We *do* use physical distance. Parncutt used semitones, Jacobs says that's naive, use physical distances (distance between C and C#, a semitone is not equal to E and F, also a semitone). I don't know why they did as they did, considering it's a very minor change. Well, we don't use the actual finger trajectory, just the horizontal line from key to key AND the vertical distance to black keys (for short fingers only right now), so no need to use milimeters. Our 1 unit distance is equal to 13.7mm, thus two consecutive white keys are 1 unit away, whereas consecutive white-black keys are 0.5 unit=6.85mm from each other. Of course we assume we hit the center of the key horizontally, which is mostly correct. However the vertical (not vertical, depth in actual sense, but depth makes more sense in pressing the key) distance may vary quite a lot.
The problem with the approach you mentioned would be, we would not be calculating just the fingering but the coordination; where exactly to press on the key and show it as well, also how the hand would move even when NOT pressing the key (i.e. hand and wrist motion) otherwise the additional calculation makes no sense. Basically, those are complications that do not carry any usable information (a good model that does not take hand trajectory into account and another model that does would basically give the same fingering), thus they are ignored, and, imo, they should be ignored. You can't get very far without building simplified models of reality, the extra information would be useless since >95% of the people will disregard the trajectory data and go with what is comfortable to them.

However, timing should be taken into account in the future (very future :)), it would change the actual results. Not as C-D-G#, but using the midi information such as "sustain C for 100ms, rest for 10ms, sustain D for 25ms, sustain G# for 25ms" to calculate how fast the transition needs to be, and penalize worse fingers in that case ( 4&5 trills, anyone?). Dynamics can also be used to determine the strength of the fingers in question.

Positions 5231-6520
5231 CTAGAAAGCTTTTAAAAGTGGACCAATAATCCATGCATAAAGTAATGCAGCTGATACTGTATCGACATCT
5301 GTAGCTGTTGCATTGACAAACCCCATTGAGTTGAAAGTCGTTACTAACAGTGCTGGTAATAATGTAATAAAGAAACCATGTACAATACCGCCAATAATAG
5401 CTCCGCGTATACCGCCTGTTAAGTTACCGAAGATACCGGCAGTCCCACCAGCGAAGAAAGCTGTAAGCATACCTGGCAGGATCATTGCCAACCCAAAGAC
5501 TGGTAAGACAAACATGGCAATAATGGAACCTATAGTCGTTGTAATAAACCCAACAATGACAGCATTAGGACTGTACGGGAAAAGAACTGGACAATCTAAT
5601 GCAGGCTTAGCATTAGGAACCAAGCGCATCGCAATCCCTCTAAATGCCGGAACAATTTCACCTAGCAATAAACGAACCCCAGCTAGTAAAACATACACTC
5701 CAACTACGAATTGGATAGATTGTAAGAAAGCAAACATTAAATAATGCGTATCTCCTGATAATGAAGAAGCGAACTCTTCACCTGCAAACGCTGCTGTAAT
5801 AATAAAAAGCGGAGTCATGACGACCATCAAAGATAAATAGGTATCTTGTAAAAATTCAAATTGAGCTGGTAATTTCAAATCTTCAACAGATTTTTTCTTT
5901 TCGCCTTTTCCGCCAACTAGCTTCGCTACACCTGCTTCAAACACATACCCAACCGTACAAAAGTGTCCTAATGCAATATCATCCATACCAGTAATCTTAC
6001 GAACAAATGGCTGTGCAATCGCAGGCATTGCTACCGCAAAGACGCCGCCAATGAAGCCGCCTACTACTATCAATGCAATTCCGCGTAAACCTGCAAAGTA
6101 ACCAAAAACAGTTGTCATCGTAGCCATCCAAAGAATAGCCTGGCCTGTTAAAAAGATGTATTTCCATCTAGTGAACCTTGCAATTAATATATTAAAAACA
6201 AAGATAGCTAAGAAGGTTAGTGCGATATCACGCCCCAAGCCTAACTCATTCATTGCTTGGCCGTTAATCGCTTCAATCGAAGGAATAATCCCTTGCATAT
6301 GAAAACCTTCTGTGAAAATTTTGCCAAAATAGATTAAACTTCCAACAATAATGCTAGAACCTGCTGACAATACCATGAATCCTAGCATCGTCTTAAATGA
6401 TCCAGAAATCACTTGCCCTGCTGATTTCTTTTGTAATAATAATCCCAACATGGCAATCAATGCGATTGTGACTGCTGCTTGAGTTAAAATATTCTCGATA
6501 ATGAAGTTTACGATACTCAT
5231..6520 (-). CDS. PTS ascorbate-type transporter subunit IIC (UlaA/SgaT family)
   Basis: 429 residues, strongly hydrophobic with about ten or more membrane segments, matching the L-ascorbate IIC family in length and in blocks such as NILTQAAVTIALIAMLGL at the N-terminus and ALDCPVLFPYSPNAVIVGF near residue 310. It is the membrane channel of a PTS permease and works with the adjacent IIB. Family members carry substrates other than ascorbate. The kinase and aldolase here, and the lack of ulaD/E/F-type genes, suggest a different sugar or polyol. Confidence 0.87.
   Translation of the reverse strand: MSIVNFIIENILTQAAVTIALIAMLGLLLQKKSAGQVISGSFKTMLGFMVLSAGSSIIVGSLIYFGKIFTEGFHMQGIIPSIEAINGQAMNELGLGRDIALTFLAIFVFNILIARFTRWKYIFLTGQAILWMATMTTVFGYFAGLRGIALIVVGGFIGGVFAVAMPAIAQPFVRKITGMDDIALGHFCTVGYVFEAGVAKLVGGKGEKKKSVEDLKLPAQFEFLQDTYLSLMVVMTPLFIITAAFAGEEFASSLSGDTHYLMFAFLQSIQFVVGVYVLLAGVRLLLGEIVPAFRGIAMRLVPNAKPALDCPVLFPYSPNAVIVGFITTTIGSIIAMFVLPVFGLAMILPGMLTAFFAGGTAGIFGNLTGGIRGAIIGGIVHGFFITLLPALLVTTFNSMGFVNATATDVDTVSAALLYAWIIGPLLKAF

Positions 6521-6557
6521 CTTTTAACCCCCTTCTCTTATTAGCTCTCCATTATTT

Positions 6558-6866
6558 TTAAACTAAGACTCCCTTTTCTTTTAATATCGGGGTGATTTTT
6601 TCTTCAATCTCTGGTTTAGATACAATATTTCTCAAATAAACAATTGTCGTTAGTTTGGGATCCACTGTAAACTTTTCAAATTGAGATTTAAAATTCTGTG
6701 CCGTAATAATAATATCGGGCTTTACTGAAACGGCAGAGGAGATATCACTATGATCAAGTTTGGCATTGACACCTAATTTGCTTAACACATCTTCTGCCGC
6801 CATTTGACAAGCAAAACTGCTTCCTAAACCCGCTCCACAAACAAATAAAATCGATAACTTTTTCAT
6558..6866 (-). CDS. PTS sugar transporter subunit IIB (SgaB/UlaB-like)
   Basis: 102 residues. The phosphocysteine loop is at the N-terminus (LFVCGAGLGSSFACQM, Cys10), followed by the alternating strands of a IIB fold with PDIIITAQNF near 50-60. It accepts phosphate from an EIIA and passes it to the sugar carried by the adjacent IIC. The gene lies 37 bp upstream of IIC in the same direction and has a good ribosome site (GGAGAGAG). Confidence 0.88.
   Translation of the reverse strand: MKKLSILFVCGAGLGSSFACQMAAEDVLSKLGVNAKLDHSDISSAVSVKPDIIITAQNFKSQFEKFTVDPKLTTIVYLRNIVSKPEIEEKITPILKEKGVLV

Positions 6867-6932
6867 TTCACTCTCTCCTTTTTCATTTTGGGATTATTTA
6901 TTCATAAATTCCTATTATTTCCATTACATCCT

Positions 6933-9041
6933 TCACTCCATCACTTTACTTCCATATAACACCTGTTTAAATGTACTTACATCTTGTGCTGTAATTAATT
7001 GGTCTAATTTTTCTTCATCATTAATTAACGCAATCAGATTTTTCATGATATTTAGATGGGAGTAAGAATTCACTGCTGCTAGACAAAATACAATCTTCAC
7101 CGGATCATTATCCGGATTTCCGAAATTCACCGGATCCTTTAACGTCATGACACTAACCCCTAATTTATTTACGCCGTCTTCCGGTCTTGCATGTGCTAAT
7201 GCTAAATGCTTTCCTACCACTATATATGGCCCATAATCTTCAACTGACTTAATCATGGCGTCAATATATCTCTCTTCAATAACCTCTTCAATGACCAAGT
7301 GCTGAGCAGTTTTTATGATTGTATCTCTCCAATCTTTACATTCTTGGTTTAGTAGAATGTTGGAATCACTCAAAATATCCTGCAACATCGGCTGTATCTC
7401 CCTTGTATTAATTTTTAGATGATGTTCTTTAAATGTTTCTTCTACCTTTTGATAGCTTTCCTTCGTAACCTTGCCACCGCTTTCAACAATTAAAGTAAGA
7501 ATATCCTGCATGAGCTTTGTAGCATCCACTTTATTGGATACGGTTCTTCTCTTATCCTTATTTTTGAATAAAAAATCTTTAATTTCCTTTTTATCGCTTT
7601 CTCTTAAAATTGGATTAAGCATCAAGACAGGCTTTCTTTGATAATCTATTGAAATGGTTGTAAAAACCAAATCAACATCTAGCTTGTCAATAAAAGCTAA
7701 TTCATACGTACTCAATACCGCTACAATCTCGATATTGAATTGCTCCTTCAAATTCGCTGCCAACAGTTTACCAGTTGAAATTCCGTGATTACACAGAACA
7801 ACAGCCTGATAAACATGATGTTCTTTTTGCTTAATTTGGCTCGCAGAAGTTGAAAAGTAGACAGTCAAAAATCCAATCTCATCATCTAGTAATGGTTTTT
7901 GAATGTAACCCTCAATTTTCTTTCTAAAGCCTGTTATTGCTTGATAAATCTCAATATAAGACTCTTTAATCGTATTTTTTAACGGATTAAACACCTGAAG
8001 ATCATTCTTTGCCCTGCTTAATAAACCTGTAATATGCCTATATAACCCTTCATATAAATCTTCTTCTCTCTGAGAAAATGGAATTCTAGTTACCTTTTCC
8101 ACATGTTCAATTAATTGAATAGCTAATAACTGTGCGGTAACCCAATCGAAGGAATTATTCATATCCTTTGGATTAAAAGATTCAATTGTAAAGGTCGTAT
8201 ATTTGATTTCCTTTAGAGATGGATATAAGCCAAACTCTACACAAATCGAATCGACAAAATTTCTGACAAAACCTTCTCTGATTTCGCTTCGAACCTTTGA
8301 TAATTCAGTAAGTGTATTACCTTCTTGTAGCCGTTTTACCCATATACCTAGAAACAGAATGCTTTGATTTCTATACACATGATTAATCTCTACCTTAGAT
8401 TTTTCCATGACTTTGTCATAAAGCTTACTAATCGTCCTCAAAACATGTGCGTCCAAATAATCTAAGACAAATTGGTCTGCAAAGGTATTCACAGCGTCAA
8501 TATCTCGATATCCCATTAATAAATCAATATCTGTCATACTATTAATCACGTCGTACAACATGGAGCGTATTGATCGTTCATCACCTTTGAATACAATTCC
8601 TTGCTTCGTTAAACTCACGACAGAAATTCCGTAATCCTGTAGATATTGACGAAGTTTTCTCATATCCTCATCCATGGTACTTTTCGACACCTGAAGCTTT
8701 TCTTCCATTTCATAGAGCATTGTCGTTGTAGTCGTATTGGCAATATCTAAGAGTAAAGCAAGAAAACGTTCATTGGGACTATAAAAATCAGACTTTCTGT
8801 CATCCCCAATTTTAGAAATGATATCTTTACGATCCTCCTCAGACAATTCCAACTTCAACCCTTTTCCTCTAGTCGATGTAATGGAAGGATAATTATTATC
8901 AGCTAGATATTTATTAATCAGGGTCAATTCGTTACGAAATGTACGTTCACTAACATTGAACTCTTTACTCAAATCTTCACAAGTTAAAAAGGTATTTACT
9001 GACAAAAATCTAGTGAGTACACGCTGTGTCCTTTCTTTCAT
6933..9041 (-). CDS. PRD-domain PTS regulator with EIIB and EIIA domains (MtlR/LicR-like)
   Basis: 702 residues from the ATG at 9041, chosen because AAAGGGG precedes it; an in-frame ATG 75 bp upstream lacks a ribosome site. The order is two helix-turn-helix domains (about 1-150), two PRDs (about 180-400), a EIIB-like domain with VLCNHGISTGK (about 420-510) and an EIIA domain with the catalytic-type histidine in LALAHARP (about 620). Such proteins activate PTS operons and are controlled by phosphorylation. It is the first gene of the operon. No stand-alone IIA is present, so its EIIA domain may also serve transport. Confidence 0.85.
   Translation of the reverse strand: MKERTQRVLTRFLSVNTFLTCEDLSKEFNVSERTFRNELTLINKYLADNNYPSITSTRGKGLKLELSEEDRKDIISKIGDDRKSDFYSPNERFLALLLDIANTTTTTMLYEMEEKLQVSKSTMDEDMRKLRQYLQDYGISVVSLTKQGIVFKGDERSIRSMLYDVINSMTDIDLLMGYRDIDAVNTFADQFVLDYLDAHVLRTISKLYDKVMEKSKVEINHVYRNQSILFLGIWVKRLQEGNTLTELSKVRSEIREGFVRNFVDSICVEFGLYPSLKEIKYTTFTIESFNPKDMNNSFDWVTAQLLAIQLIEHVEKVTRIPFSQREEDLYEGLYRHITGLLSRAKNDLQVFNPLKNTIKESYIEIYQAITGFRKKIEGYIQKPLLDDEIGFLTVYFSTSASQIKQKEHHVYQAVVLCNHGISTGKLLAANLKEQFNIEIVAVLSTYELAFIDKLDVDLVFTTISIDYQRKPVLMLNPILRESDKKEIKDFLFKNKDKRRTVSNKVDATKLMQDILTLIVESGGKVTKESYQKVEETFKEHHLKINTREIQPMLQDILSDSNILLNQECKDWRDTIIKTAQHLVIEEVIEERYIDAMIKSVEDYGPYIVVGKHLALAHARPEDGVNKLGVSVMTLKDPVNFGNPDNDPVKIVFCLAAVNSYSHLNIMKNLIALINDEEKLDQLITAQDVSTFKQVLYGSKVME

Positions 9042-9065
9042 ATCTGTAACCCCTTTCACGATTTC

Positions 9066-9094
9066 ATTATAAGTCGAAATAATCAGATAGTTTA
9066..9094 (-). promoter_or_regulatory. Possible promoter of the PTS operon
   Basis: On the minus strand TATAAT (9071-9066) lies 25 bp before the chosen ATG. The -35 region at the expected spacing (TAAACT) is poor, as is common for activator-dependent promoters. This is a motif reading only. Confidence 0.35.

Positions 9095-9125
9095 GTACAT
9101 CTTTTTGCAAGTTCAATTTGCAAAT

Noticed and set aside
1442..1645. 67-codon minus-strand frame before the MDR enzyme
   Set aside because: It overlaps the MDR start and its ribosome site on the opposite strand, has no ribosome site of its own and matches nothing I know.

But compared to others, they have miniscule effects. I think this model with additions and improvements would capture most of the essence of the actual process; Later than that, instead of hand trajectory /wrist rotation calculations, improving upon the neurological basis (in the first few posts) is much much much more important: you don't choose another fingering because your ring fingers moves 0.4th of a milimeter less; you choose another fingering because you can already coordinate that fingering fluidly.
A comment: When you play a song, very often some mesuares are played several times in differents place of the song, so this measures should be played with the same fingerings. How is going to do that this software?
normally, in a curated piece the repeated measures would start and end with rests; if rests are placed then the fingering would be the same. However, that case may not hold for automatic midi parsing. Besides, the same melody may be played but slightly shifted/from a different key, they would also mostly need the same fingering. Normally, a motif extraction method should be employed to find same/similar repeating blocks of the piece, which would mean more work. Currently, I'm in favor of letting the algorithm decide separately; if the melody is long enough it will find the same fingering for all of the copies in majority of the cases. If not, that's where human interaction would be useful; you just need to limit the first few notes, the others will be found if the starting notes are the same.

TonE
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Posts: 1180

Post by TonE » 07-26-09 5:49 am

A comment: When you play a song, very often some mesuares are played several times in differents place of the song, so this measures should be played with the same fingerings. How is going to do that this software?